A broken ankle is a relatively common injury, often caused by twisting the ankle, falls or a sports injury. It may be treated with a plaster cast or surgery and full recovery usually takes between 8 and 12 weeks.
If you suspect a broken ankle, go immediately to your nearest doctor.
How do I know if my ankle is broken or cracked?
Doctors refer to breaks or cracks in bones as fractures. If you injure your ankle, the following may indicate a fracture:
- pain – particularly in the bones around the ankle
- you are unable to walk
- swollen ankle
- a ‘crack’ sound
- the ankle is a funny shape (dislocated)
- there is bone poking out of the skin (open or compound fracture)
- If the injury is not severe it can be difficult to tell if your ankle is broken or just sprained (see sprains and strains). An X-ray is needed to confirm a broken ankle and you need to see an orthopaedic specialist to manage your broken ankle.
Because of the shock and pain of breaking your ankle, you may feel faint, dizzy or sick.
What you can do
Try to avoid putting any weight on the ankle. Ask a friend or relative to drive you to a doctor and support your weight as you walk on your other foot. Raising the leg and applying an ice pack (try a bag of frozen peas wrapped in a tea towel) can help reduce pain and swelling.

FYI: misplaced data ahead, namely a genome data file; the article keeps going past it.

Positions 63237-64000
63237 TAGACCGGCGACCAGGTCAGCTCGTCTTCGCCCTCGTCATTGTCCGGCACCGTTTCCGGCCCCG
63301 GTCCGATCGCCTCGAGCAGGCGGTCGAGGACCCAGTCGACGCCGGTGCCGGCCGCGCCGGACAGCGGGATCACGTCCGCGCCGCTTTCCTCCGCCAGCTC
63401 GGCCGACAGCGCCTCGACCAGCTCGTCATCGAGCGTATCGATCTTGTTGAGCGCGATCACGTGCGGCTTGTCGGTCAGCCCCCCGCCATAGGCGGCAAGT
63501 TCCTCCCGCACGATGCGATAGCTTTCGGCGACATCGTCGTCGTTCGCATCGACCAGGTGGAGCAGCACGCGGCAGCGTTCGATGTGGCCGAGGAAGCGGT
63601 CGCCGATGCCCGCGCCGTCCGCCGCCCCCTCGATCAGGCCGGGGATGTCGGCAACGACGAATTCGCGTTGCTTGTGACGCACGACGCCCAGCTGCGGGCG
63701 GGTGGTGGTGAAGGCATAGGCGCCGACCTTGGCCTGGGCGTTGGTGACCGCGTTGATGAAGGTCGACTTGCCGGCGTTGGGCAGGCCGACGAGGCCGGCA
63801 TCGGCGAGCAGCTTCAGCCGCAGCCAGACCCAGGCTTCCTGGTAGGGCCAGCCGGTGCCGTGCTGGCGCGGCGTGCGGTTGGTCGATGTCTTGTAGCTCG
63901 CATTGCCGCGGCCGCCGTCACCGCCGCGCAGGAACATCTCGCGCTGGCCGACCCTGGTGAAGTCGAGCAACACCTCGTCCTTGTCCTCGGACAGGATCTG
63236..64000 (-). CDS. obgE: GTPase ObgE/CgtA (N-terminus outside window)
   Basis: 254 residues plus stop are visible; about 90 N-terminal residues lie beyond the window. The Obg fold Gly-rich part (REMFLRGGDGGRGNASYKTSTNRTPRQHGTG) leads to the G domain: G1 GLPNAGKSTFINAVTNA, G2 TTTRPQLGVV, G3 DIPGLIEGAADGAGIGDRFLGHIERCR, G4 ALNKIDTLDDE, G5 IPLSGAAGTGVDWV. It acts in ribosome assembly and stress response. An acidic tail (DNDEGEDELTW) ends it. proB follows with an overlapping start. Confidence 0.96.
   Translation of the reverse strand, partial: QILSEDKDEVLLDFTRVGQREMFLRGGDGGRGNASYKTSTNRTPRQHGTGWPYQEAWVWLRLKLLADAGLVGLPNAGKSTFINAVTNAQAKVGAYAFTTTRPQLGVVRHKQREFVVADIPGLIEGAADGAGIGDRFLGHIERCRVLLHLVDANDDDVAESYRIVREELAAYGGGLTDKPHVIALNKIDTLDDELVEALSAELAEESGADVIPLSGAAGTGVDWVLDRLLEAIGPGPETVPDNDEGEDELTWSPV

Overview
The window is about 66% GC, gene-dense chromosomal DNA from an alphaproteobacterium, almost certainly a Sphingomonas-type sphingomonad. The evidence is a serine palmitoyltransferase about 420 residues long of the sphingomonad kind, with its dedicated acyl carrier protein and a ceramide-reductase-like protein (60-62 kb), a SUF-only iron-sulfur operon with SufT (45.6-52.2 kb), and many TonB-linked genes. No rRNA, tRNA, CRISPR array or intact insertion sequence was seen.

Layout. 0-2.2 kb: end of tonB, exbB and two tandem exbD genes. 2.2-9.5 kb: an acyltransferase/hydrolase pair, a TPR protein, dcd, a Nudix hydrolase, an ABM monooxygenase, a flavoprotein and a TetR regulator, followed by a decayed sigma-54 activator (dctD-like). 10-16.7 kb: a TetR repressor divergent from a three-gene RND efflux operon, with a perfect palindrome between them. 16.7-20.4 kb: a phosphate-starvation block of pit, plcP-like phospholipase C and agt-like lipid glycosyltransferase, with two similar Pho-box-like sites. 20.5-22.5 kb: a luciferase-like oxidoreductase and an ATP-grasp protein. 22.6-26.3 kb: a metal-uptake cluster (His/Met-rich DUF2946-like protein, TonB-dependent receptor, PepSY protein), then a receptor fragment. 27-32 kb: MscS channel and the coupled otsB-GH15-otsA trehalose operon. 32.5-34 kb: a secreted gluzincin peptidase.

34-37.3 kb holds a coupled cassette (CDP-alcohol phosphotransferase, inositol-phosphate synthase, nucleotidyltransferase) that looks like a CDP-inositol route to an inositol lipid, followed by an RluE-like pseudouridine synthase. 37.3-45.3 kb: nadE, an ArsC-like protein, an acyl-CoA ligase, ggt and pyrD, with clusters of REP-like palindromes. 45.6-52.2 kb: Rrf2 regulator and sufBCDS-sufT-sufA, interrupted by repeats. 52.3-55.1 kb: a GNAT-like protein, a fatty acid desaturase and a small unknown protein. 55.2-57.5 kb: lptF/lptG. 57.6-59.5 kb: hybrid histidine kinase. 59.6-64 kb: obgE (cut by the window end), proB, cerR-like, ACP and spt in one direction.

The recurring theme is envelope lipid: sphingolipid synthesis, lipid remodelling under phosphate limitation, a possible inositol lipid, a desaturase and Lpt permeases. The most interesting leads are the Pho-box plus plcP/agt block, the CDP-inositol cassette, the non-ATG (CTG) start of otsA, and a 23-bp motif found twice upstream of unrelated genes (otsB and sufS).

How a broken ankle is treated
An X-ray is needed to confirm the fracture and to help decide on the appropriate treatment.
If your ankle is dislocated or the bones are bay misaligned (displaced) the doctors may decide to push them back into place (reduction).
You will be given strong painkillers or sedation to ensure your comfort during the procedure. Simple fractures where the bones have not moved do not require reduction.
Realigning the bones helps with pain and ankle swelling and reduces the risk of complications from the fracture.
Simple ankle fractures can be treated with a plaster cast. You will not be allowed to put weight on the broken ankle so crutches are needed to walk with.
Usually the plaster needs to be put on for six to eight weeks. After four weeks you may be able to put some weight on the ankle or change the plaster for a special removable boot.
You will be seen regularly at the orthopaedic clinic and have further X-rays to monitor the healing.
More severe fractures often require surgery to realign the bones and fix them.
The surgeon makes cuts in the skin near the ankle and the bones are put back into position. A combination of plates, screws and wires may be used to hold the bones together, and the wound is closed using stitches. This procedure is called open reduction and internal fixation (ORIF). Normally, the metalwork is not removed unless it becomes a problem.
Broken ankle can be done as a day surgery or some people will need to stay in hospital for overnight.
It takes about six to twelve weeks for a broken ankle to heal, but it make take longer to regain full movement of the lower leg and foot.
Follow your surgeon’s advice on moving and resting the ankle. It is important to attend all follow-up clinic appointments after you have been discharged from hospital.
You will be able to move around your home on crutches and manage stairs. You may be referred to a physiotherapist, who will show you exercises that may speed up your recovery.